While many investors have revived their love affair with corporate bonds this year, one stands out: Pacific Investment Management Co.’s (Pimco’s) Bill Gross.

His $3.6 billion Total Return exchange-traded fund (ETF) has more than quadrupled its allocation to such notes since January to more than 41 percent of its holdings. Gross isn’t the only one to find high-grade corporate bonds more appealing lately, given that mutual-fund investors have poured $63 billion into the debt this year after pulling record amounts in 2013, according to Wells Fargo & Co. data.

On one hand, this makes sense because the U.S. economy has been picking up and the most-creditworthy companies look pretty good based on their balance sheets.

On the other, this more-than-$5 trillion slice of the U.S. bond market is about as sensitive as it’s ever been to moves in benchmark interest rates, and the Federal Reserve’s preparing to raise borrowing costs next year.

The extra yield, or spread, investors demand to own investment-grade company debt instead of Treasuries is near the lowest since before the 2008 credit crisis. This means any ripple effects from the Fed’s exit will be all the more painful for holders of this debt.

“You have to be cautious and careful about this because we do think higher rates are coming,” said George Rusnak, national director of fixed income for Wells Fargo Private Bank. “As spreads are less, you’re less protected.”

At the same time, benchmark bond yields aren’t likely to rise much during the next six months, so investment-grade corporate securities should hold their value, he said. When rates do rise, the notes may outperform junk bonds—which have benefited disproportionately from a search for yield amid unprecedented Fed stimulus.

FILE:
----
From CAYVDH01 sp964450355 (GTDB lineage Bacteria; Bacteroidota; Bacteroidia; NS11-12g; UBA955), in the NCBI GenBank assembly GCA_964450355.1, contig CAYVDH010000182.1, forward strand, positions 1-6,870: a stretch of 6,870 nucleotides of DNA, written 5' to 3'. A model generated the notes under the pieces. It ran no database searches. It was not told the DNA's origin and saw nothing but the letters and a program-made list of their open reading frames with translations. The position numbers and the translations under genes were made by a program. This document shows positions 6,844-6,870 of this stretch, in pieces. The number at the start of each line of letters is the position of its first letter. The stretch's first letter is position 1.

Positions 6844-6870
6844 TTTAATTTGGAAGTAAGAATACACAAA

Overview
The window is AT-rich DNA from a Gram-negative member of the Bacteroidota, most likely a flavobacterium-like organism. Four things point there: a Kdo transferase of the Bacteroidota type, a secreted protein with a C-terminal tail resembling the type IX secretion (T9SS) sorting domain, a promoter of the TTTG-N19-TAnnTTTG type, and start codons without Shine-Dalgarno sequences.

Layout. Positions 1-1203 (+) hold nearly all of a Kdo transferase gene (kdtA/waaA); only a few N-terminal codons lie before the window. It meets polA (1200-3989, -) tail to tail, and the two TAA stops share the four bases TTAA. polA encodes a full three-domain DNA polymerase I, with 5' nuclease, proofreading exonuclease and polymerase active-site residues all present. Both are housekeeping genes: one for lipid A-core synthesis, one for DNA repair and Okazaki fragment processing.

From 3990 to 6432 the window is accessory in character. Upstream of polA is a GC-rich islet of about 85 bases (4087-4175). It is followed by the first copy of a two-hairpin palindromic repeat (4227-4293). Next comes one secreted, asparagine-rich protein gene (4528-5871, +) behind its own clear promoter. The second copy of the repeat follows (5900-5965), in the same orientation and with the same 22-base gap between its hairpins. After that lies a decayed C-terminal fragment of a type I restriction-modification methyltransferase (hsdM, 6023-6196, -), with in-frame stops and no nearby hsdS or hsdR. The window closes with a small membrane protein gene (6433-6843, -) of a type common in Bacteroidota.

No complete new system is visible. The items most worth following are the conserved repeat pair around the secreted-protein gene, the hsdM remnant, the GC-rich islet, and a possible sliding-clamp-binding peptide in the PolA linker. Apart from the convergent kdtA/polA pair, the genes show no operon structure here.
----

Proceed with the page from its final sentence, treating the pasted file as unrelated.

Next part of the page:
Pimco’s Total Return ETF, which follows a similar investment strategy as the firm’s $223.1 billion Total Return Fund, has been steadily increasing its corporate-debt holdings throughout the year. The notes account for more than 41 percent of the fund now, compared with as low as 9.73 percent at the end of January, according to data compiled by Bloomberg.

The two-year-old ETF shrunk its allocation of government-related debt, reducing the proportion of such notes to 27 percent from 40.23 percent at the end of last year.

Mark Porterfield, a Pimco spokesman, declined to comment.

The bets have paid off. U.S. high-grade notes are poised for an annual return of 10.4 percent, the most since 2009 when credit markets were rebounding from their seizure, according to Bank of America Merrill Lynch index data. Junk bonds, meanwhile, are on track for an 8.9 percent gain.

Investors are demanding 1.13 percentage points of extra yield over Treasuries to own investment-grade debt, down from 6.56 percentage points in December 2008. In June, the spread fell to 1.06 percentage points, the lowest since 2007.

In other words, investors are demanding less and less compensation for owning debt that’s safe enough.

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